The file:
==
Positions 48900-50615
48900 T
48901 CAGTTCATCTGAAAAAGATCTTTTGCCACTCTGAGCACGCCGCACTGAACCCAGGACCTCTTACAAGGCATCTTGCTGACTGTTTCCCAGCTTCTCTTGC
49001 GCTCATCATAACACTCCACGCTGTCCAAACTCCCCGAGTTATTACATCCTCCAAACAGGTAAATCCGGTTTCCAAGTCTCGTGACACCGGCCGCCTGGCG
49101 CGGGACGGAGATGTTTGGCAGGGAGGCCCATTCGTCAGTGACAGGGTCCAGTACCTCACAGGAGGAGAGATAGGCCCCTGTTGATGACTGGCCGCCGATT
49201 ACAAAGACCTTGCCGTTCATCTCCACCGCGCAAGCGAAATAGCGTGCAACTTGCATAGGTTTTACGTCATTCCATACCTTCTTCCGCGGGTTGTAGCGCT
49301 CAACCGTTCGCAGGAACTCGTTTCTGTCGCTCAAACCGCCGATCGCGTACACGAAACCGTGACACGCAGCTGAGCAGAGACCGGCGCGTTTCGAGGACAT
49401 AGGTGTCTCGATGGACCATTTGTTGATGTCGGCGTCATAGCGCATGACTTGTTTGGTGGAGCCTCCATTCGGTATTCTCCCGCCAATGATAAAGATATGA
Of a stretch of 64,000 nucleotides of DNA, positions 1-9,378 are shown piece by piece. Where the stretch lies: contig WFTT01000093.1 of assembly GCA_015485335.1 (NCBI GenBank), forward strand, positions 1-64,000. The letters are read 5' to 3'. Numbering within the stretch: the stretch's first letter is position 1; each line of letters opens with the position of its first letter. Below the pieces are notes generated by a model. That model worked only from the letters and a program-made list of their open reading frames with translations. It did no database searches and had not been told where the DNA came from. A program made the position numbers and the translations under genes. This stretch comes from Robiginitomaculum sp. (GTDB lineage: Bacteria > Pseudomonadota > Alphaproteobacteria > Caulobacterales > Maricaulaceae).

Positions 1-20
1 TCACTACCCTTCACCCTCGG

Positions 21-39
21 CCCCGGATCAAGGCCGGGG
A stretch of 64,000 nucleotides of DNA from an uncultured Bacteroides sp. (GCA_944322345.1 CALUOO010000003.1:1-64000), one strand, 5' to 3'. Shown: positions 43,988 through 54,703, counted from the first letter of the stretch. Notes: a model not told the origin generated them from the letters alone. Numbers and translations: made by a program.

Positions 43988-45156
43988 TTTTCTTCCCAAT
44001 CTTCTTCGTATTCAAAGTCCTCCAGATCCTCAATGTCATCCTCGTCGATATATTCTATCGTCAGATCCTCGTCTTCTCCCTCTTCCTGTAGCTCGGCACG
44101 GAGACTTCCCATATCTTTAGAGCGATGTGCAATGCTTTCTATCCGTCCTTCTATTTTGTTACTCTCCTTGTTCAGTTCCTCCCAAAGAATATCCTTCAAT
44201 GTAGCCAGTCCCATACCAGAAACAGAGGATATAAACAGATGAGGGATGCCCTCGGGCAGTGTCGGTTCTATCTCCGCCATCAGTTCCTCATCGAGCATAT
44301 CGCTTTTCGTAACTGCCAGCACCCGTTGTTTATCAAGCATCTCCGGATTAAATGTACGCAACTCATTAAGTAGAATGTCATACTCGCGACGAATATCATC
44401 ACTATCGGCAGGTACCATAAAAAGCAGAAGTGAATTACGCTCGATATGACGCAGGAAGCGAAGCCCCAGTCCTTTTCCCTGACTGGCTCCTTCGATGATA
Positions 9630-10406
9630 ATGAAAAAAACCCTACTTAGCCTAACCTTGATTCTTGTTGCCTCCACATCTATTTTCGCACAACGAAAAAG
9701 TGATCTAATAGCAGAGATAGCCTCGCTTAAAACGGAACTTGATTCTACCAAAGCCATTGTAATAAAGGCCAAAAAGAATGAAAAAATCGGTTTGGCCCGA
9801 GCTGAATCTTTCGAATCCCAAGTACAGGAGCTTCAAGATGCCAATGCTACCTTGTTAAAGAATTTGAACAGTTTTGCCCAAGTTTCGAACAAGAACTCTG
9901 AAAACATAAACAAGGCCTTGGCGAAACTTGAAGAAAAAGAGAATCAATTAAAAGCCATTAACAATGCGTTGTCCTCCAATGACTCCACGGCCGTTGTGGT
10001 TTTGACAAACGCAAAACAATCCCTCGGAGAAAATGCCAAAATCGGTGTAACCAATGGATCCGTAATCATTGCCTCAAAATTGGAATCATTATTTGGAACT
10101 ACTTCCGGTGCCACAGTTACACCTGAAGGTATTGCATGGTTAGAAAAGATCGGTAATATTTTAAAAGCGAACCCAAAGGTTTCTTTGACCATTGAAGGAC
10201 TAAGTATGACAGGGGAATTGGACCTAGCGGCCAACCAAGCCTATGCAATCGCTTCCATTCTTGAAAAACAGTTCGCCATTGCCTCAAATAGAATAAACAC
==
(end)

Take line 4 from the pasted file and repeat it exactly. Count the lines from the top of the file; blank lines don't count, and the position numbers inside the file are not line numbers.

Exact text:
49001 GCTCATCATAACACTCCACGCTGTCCAAACTCCCCGAGTTATTACATCCTCCAAACAGGTAAATCCGGTTTCCAAGTCTCGTGACACCGGCCGCCTGGCG